Crystal Structure of the EmrE
Multidrug Transporter with a Substrate

O. Pornillos, Y-J. Chen, A. P. Chen and G. Chang
Department of Molecular Biology, The Scripps Research Institute, La Jolla, CA 92037

View of the EmrE homodimer. The N and C termini of the two subunits are colored. The bound substrate (TPP) is shown in green. The glutamine 14 which is implicated in the proton-depended drug translocation is shown in yellow.
A major obstacle to effective treatment of bacterial infections is the emergence of drug-resistant strains. Multidrug resistance arises, in part, through the action of integral membrane proteins called multidrug transporters. Multidrug resistance transporters threaten to reverse the progress in treating infectious disease by extruding a wide range of drug and other cytotoxic compounds. Proteins that pump drugs out of bacterial cells contribute to the problem of multidrug resistance in diseases such as tuberculosis. One such drug transporter, EmrE, from the small multidrug resistance family, utilizes proton gradients as an energy source to drive substrate translocation. EmrE makes bacteria resistant to tetracycline, ethidium, and other cationic antibiotics. Developing inhibitors of such proteins could make old drugs effective again.

Using the x-ray diffraction data collected on BL11-1 at SSRL, ALS, and APS, Geoffrey Chang's group at The Scripps Research Institute has solved the crystal structure of EmrE multidrug transporter in complex with a substrate, tetraphenylphosphonium (TPP). The data for the selenomethionine labeled protein was collected at SSRL. The structure was determined to 3.7 resolution by anomalous dispersion methods, using the arsonium analog of TPP and selenomethionine-susbstituted protein. This membrane protein is a homodimer made of two chemically but not structurally identical polypeptides that align themselves in an inverted, antiparallel fashion. Although the subunits have the same amino acid sequence, they adopt different conformations, making the protein asymmetric. Each subunit has four helices. The arrangement of the first three helices is nearly identical in each subunit; the fourth helix, however, is packed differently. The difference between the fourth helices provides the structural basis for the asymmetry and explains how the transporter could have a function that's unidirectional. Two EmrE polypeptides from a homodimeric transporter bind the substrate at the dimerization interface. The structure also shows the location of two glutamates that have previously been shown through biochemical experiments to be essential for drug efflux.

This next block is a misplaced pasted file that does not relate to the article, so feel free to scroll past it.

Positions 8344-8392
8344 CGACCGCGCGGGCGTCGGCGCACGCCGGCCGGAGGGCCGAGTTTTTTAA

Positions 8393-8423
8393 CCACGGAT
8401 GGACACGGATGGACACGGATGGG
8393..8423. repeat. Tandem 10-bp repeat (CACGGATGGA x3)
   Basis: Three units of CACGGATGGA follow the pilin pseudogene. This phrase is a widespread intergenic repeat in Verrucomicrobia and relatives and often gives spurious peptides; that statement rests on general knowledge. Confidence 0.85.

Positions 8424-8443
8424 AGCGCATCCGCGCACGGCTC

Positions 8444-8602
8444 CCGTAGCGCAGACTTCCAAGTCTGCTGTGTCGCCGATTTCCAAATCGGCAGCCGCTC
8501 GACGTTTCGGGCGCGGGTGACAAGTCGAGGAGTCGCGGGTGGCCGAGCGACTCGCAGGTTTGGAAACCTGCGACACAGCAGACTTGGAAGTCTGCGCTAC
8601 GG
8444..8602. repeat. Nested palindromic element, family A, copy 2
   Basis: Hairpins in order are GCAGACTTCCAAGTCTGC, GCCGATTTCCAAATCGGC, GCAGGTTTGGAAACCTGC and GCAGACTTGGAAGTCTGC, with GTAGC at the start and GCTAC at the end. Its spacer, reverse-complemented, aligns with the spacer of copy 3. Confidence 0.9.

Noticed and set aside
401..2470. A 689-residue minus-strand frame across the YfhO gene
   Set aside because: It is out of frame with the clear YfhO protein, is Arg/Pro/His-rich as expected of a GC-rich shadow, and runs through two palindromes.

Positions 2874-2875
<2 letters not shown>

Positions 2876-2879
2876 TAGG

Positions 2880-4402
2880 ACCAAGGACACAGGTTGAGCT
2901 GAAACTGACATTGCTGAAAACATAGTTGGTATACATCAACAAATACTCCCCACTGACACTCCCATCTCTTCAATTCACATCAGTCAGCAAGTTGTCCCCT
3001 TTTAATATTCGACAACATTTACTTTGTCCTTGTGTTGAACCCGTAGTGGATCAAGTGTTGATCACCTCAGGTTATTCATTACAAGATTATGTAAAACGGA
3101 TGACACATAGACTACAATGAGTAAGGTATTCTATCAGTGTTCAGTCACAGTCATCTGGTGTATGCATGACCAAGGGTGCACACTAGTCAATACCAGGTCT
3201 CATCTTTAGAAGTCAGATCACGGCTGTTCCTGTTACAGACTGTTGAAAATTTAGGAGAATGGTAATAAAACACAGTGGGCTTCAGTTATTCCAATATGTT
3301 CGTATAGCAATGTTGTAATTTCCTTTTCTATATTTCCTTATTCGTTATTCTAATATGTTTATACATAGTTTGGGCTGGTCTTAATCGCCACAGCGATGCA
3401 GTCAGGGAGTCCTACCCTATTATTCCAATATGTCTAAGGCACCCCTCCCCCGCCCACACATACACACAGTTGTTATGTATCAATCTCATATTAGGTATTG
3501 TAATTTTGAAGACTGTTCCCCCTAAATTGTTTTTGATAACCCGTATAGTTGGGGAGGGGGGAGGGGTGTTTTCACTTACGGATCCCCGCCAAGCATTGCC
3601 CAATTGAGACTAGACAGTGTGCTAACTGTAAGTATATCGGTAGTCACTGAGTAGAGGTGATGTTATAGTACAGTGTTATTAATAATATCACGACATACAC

This work was supported by grants from the NIH (GM67644 and GM073197) and NASA (NAG8-1834).

Primary Citation

Pornillos, O., Chen, Y-J., Chen, A. P., and Chang, G. (2005) X-ray Structure of the EmrE Multidrug Transporter in Complex with a Substrate. Science 310, 1950-1953.


  1. Pornillos, O., Chang, G. (2006). Inverted Repeat Domains in Membrane Proteins. FEBS Letters 580, 358-362.
  2. Ma, C. and Chang, G. (2004). Structure of the Multidrug Resistance Efflux Transporter EmrE from Escherichia coli. PNAS 101, 9, 2852-2857.

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SSRL is supported by the Department of Energy, Office of Basic Energy Sciences. The SSRL Structural Molecular Biology Program is supported by the Department of Energy, Office of Biological and Environmental Research, and by the National Institutes of Health, National Center for Research Resources, Biomedical Technology Program, and the National Institute of General Medical Sciences.


Last Updated: 27 FEB 2006
Content Owner: G. Chang
Page Editor: Lisa Dunn